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The BBC's David Shukman
"For most people treatment is beyond their reach"
 real 56k

The BBC's Daniel Sandford
"Christian Aid say that Britain's Aids Budget is pitifully inadequate"
 real 56k

Archbishop of Canterbury George Carey
"We need the international community to give more generously to meet this terrible, terrible scourge"
 real 28k

Monday, 14 May, 2001, 07:04 GMT 08:04 UK
Africa 'has 12 million Aids orphans'
Aids orphans
Many children have been orphaned by Aids
The charity Christian Aid has called on the UK Government to double the amount of money it gives to help fight Aids in Africa.

In a report, the charity says the scale of the crisis in Africa - where millions of children have been orphaned by the disease - should encourage ministers to increase spending.

It says the government spends more on hotel bills and conferences than tackling Aids in developing countries.

Mark Curtis, Christian Aid's head of policy, said: "The UK is committed to reducing world poverty - but there is no way we can meet these targets without tackling HIV and Aids."


An entire generation is growing up without parents, without teachers, without a future

Mark Curtis
Christian Aid
More than 12 million children in sub-Saharan Africa - equivalent to the UK's entire child population - have been orphaned by Aids, the report says.

By 2010, this number will have risen to 43 million and 15.4bn will have been wiped off the economy of South Africa alone, it warns.

The report, called No Excuses, calls on the government to double its development assistance to tackle the crisis effectively.

'Pitifully inadequate'

Britain promised the United Nations 30 years ago that it would increase overseas aid to 0.7% of national earnings, but it is still just 0.311% - 3.11bn - which Christian Aid calls "pitifully inadequate".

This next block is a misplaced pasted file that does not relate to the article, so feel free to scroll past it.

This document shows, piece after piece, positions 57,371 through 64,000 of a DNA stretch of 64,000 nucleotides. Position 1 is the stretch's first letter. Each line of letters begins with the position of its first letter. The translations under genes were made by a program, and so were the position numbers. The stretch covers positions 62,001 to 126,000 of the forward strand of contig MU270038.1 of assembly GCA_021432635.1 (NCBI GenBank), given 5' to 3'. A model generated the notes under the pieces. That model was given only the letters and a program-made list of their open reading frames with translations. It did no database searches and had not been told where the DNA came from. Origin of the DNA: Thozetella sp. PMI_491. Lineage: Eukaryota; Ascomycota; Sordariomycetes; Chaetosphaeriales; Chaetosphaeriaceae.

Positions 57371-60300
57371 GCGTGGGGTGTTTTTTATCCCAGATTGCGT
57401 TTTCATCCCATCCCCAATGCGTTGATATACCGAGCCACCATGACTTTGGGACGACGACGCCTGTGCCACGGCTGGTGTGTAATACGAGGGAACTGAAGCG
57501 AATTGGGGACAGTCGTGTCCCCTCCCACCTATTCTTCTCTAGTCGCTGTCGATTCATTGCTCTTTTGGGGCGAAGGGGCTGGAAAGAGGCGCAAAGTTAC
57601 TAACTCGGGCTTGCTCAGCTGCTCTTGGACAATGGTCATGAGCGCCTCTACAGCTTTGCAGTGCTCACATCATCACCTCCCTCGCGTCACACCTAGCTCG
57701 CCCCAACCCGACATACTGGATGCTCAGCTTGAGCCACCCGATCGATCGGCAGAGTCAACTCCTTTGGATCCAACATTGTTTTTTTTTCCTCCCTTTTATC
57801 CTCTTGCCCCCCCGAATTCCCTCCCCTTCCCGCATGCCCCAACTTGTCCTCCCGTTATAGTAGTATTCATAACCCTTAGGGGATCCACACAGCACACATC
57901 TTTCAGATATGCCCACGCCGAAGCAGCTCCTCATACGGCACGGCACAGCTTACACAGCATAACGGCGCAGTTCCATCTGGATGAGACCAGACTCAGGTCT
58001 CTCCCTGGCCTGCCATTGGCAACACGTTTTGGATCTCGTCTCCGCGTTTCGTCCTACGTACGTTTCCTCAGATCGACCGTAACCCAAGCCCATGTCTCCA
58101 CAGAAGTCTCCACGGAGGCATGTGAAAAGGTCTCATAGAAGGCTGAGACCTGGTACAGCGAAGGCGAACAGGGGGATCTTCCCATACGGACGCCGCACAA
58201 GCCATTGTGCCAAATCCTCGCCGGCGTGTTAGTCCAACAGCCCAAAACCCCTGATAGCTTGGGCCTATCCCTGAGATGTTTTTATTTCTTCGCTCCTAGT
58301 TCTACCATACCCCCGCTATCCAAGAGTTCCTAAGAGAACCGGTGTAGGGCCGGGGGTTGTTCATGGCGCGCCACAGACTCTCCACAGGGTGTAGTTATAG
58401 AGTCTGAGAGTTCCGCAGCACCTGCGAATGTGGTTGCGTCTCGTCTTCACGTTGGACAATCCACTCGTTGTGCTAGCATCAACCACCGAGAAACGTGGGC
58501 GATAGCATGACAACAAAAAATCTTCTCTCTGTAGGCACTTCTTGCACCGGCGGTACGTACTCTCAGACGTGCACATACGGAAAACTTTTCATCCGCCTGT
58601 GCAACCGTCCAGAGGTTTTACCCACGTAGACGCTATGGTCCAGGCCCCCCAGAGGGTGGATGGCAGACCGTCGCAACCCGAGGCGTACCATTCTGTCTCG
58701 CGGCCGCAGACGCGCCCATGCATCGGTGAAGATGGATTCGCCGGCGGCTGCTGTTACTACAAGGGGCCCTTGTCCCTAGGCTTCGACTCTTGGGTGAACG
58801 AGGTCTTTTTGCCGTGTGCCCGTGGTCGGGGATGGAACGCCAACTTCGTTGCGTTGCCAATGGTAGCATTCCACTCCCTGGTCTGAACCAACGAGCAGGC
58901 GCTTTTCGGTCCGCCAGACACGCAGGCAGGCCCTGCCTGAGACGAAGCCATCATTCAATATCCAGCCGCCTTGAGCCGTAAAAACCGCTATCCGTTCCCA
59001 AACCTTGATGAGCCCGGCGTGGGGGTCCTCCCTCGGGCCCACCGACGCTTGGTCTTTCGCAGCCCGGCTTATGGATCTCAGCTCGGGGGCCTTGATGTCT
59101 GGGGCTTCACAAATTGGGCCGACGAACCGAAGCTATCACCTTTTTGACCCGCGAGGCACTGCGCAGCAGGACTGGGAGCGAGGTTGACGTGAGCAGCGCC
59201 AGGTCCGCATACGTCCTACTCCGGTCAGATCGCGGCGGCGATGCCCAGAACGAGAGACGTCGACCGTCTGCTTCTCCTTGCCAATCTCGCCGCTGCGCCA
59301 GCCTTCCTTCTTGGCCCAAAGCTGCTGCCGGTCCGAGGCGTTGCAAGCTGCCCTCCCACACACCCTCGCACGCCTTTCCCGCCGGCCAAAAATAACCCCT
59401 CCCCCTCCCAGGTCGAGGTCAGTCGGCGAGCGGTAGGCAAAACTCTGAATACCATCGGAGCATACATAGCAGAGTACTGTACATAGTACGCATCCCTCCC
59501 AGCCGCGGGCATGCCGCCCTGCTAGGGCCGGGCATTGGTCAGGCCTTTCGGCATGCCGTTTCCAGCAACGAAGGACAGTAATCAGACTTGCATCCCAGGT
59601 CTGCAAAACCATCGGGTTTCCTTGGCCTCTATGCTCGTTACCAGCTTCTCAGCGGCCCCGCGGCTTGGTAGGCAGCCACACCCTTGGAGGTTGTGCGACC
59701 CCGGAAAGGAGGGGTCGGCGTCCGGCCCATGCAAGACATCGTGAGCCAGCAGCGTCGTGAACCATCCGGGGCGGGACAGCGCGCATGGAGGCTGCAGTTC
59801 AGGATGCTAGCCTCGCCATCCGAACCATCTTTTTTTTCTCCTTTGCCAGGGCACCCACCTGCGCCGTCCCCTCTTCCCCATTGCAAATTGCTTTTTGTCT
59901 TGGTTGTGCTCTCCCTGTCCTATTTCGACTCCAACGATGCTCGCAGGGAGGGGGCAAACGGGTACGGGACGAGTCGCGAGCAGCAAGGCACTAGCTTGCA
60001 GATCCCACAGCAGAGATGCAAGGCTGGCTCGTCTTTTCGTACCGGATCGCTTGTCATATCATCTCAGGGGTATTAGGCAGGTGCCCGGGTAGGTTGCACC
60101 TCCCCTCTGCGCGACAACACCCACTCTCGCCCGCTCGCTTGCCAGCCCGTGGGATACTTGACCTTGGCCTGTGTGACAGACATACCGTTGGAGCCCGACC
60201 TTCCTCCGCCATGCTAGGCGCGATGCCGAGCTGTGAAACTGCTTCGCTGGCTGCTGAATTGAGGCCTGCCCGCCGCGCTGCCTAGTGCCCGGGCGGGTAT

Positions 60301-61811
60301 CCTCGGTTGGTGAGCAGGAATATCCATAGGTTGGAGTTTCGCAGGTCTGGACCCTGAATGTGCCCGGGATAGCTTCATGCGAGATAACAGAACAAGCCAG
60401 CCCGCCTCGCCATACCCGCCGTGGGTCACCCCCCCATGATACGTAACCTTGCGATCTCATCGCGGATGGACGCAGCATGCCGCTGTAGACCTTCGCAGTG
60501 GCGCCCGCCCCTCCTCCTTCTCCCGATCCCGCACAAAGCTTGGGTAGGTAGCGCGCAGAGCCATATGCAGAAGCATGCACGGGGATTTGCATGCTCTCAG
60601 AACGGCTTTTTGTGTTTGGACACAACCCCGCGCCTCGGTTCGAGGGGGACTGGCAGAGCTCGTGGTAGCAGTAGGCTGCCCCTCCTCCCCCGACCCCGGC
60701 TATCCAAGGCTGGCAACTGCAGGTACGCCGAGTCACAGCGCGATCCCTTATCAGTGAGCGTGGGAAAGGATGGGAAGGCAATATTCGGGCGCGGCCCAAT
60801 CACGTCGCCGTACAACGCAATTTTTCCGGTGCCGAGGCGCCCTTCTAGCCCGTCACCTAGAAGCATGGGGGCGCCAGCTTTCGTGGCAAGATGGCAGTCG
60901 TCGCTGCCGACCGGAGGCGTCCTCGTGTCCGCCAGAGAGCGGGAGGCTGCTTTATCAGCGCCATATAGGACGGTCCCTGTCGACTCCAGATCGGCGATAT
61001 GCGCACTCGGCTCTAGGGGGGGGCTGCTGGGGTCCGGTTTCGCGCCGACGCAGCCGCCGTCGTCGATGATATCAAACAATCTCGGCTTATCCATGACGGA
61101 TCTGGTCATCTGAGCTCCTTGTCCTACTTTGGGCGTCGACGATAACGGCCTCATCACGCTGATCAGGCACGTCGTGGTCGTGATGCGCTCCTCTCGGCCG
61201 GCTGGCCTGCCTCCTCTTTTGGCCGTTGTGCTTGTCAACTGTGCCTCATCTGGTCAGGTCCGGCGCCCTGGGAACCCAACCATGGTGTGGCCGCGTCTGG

The Archbishop of Canterbury, George Carey, called the situation in Africa "a staggering problem" that was being driven by dire poverty.

He told BBC Radio 4's Today programme that the charity's "hard-hitting report" was directed at the government and the Church alike.

He said: "A good, generous country looks beyond its borders to transform the world in which we live.

"I believe it's money well spent and a challenge to us all."

The disease killed more than two million people in Africa last year and 25.3 million are living with HIV or Aids.

In sub-Saharan Africa, 8.5% of the population have the virus - compared to 0.1% of British people.

'Ghost towns'

Youngsters are often orphaned two or three times as their parents die to be replaced by aunts, uncles and other relatives who also fall victim to the disease.

Aids patient in Uganda
Africa is the continent hardest hit by Aids
Many are forced on to the streets and are growing up in "an emotional and spiritual vacuum", Christian Aid said.

The report states: "Villages are becoming ghost towns, local economies are crumbling.

"The orphaned children, as adults, will not be equipped to drive the economic engine of Africa.

"This will make the struggle for development and growth on the continent even tougher."

Mr Curtis said: "An entire generation is growing up without parents, without teachers, without a future.

"Words are not enough.

"It is time for rich-country governments to stump up or shut up."

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See also:

20 Feb 01 | Facts
International development
11 May 01 | Americas
Bush pledges $200m to Aids fund
29 Mar 01 | Health
Aids crippling parts of Africa
27 Apr 01 | Africa
Annan's 'Marshall Plan' for Aids
14 Jan 01 | From Our Own Correspondent
Words of hope from child Aids victim
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